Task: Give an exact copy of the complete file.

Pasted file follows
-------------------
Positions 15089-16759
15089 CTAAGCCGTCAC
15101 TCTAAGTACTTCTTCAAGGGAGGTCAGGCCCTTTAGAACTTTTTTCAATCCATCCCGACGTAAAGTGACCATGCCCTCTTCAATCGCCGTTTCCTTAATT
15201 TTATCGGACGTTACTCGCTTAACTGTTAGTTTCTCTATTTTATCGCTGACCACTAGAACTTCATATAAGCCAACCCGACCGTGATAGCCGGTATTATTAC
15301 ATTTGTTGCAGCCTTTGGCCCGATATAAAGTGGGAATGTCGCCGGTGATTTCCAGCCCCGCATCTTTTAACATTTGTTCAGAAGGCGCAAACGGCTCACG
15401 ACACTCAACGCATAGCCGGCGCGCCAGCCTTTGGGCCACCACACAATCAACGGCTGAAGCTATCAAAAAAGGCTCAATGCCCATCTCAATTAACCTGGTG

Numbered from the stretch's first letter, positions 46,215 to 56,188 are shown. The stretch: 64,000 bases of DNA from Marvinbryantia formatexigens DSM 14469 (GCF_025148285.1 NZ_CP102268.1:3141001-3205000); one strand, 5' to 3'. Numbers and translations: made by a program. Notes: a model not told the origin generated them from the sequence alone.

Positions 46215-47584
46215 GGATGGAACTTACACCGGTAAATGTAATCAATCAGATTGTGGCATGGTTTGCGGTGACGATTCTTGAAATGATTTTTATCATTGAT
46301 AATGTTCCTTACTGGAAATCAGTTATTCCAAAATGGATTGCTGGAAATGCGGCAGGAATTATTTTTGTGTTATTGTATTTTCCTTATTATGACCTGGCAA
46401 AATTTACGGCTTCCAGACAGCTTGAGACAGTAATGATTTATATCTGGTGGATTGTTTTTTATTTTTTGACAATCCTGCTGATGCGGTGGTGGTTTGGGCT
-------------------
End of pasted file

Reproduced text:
Positions 15089-16759
15089 CTAAGCCGTCAC
15101 TCTAAGTACTTCTTCAAGGGAGGTCAGGCCCTTTAGAACTTTTTTCAATCCATCCCGACGTAAAGTGACCATGCCCTCTTCAATCGCCGTTTCCTTAATT
15201 TTATCGGACGTTACTCGCTTAACTGTTAGTTTCTCTATTTTATCGCTGACCACTAGAACTTCATATAAGCCAACCCGACCGTGATAGCCGGTATTATTAC
15301 ATTTGTTGCAGCCTTTGGCCCGATATAAAGTGGGAATGTCGCCGGTGATTTCCAGCCCCGCATCTTTTAACATTTGTTCAGAAGGCGCAAACGGCTCACG
15401 ACACTCAACGCATAGCCGGCGCGCCAGCCTTTGGGCCACCACACAATCAACGGCTGAAGCTATCAAAAAAGGCTCAATGCCCATCTCAATTAACCTGGTG

Numbered from the stretch's first letter, positions 46,215 to 56,188 are shown. The stretch: 64,000 bases of DNA from Marvinbryantia formatexigens DSM 14469 (GCF_025148285.1 NZ_CP102268.1:3141001-3205000); one strand, 5' to 3'. Numbers and translations: made by a program. Notes: a model not told the origin generated them from the sequence alone.

Positions 46215-47584
46215 GGATGGAACTTACACCGGTAAATGTAATCAATCAGATTGTGGCATGGTTTGCGGTGACGATTCTTGAAATGATTTTTATCATTGAT
46301 AATGTTCCTTACTGGAAATCAGTTATTCCAAAATGGATTGCTGGAAATGCGGCAGGAATTATTTTTGTGTTATTGTATTTTCCTTATTATGACCTGGCAA
46401 AATTTACGGCTTCCAGACAGCTTGAGACAGTAATGATTTATATCTGGTGGATTGTTTTTTATTTTTTGACAATCCTGCTGATGCGGTGGTGGTTTGGGCT